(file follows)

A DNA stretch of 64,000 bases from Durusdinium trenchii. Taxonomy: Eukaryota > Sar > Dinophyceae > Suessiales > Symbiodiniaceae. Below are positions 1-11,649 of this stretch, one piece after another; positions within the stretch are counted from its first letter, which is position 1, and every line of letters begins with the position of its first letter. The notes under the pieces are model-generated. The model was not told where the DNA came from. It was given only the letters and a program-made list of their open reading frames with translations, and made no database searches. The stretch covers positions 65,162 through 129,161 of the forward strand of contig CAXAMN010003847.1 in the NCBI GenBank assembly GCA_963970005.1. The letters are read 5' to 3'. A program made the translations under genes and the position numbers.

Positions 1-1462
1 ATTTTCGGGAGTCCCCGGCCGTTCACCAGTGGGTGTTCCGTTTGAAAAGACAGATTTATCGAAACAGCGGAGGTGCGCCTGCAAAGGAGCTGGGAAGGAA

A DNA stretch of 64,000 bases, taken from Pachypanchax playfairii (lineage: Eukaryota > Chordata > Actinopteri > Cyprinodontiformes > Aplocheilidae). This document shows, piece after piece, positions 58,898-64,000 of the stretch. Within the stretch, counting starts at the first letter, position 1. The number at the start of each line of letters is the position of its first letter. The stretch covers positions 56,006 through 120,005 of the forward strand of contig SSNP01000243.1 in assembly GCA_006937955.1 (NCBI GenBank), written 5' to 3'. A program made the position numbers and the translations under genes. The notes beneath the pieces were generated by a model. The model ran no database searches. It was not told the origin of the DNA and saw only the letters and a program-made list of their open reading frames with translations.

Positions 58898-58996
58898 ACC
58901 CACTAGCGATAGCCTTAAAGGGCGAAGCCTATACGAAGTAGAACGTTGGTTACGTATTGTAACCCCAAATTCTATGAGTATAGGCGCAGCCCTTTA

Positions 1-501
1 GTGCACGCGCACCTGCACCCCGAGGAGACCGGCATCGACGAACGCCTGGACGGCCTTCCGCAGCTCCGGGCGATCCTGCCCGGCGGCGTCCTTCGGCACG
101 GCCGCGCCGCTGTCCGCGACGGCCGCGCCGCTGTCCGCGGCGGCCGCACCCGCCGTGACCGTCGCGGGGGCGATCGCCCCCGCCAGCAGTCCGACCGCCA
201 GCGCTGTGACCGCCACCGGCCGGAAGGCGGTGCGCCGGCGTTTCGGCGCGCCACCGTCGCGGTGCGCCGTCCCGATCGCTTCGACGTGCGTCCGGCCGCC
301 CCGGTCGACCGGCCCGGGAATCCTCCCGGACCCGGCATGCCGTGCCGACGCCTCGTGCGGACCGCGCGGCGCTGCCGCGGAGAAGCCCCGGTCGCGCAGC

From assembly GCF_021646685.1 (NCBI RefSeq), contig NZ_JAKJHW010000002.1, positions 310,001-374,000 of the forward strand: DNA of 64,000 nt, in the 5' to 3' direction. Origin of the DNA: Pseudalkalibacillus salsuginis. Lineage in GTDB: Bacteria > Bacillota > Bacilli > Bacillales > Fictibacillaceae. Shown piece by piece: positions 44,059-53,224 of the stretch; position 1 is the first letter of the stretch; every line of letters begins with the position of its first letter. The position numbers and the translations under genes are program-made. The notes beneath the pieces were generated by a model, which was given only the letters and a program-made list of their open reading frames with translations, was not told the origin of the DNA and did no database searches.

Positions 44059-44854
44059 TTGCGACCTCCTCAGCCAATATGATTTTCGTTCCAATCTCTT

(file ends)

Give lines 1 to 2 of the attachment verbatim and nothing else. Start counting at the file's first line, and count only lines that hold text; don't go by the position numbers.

A DNA stretch of 64,000 bases from Durusdinium trenchii. Taxonomy: Eukaryota > Sar > Dinophyceae > Suessiales > Symbiodiniaceae. Below are positions 1-11,649 of this stretch, one piece after another; positions within the stretch are counted from its first letter, which is position 1, and every line of letters begins with the position of its first letter. The notes under the pieces are model-generated. The model was not told where the DNA came from. It was given only the letters and a program-made list of their open reading frames with translations, and made no database searches. The stretch covers positions 65,162 through 129,161 of the forward strand of contig CAXAMN010003847.1 in the NCBI GenBank assembly GCA_963970005.1. The letters are read 5' to 3'. A program made the translations under genes and the position numbers.

Positions 1-1462